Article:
December 17, 2004
Officials Following Up on Bacteria Detection
City and county health officials are following up on the detection by air sensors of low levels of two bacteria brucella and Fransicella tularensis. The monitor detected brucella on December 10 and 13 and Fransicella tularensis on December 16. The detections occurred on the east side of Houston and Harris County.
Brucella causes brucellosis, a flu like illness that can last several days and is treated with antibiotics. Brucella is most often seen in people with contact with infected farm animals. Tularemia is a treatable illness occasionally found in humans but more common in rabbits and rodents and is also known as rabbit fever.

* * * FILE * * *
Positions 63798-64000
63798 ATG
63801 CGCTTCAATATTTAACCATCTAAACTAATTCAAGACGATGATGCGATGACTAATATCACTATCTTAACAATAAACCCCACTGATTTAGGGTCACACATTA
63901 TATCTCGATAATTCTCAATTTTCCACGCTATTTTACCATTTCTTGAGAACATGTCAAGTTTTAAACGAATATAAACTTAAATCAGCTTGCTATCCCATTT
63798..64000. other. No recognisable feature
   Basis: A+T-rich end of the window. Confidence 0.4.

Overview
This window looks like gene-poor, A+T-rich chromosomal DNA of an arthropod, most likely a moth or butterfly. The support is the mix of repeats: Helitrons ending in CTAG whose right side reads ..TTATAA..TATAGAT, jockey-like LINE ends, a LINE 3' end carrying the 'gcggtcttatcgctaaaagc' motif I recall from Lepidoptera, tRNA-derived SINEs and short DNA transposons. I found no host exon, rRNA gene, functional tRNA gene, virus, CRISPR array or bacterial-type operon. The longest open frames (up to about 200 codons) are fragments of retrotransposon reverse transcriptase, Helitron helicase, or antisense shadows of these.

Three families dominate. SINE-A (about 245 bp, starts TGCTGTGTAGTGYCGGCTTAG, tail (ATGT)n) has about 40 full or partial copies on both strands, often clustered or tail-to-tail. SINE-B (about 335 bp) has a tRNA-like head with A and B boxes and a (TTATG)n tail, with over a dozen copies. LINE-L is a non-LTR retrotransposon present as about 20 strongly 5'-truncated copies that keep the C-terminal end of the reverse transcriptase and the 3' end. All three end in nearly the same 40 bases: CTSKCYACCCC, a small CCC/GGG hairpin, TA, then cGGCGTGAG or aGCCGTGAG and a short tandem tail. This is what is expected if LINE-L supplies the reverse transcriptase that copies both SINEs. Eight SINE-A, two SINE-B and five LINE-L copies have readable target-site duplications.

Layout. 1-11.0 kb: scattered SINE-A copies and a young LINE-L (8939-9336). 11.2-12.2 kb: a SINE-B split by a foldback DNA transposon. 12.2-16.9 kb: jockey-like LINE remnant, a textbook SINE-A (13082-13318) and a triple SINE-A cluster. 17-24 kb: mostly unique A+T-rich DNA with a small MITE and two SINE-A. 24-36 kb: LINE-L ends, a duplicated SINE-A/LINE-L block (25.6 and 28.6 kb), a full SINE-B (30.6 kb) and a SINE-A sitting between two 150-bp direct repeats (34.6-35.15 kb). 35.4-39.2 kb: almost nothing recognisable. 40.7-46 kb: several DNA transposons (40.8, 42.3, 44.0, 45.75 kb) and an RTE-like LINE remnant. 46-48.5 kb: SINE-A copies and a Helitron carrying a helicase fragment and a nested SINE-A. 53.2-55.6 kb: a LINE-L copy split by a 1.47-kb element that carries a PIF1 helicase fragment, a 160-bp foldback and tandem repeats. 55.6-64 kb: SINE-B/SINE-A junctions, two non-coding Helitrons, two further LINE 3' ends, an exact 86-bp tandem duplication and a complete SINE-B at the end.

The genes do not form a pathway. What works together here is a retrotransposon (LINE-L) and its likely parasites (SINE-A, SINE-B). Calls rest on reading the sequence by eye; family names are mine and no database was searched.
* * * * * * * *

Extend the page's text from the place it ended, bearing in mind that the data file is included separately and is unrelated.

Health officials said that though the bacteria is found naturally in the environment, they are taking precautionary measures to determine if there have been any human cases of tularemia and brucellosis. So far none have been found.
The air sensors are part of a nationwide BioWatch system inaugurated in March, 2003 to monitor for intentionally-released bacterial agents but may detect naturally occurring organisms. Fransicella tularensis was also detected in October of 2003 in eastern Harris County through the system.
Health officials say there is nothing to indicate an intentional release of the organism but that the investigation is continuing to see if a naturally occurring explanation for the sensor detection can be identified.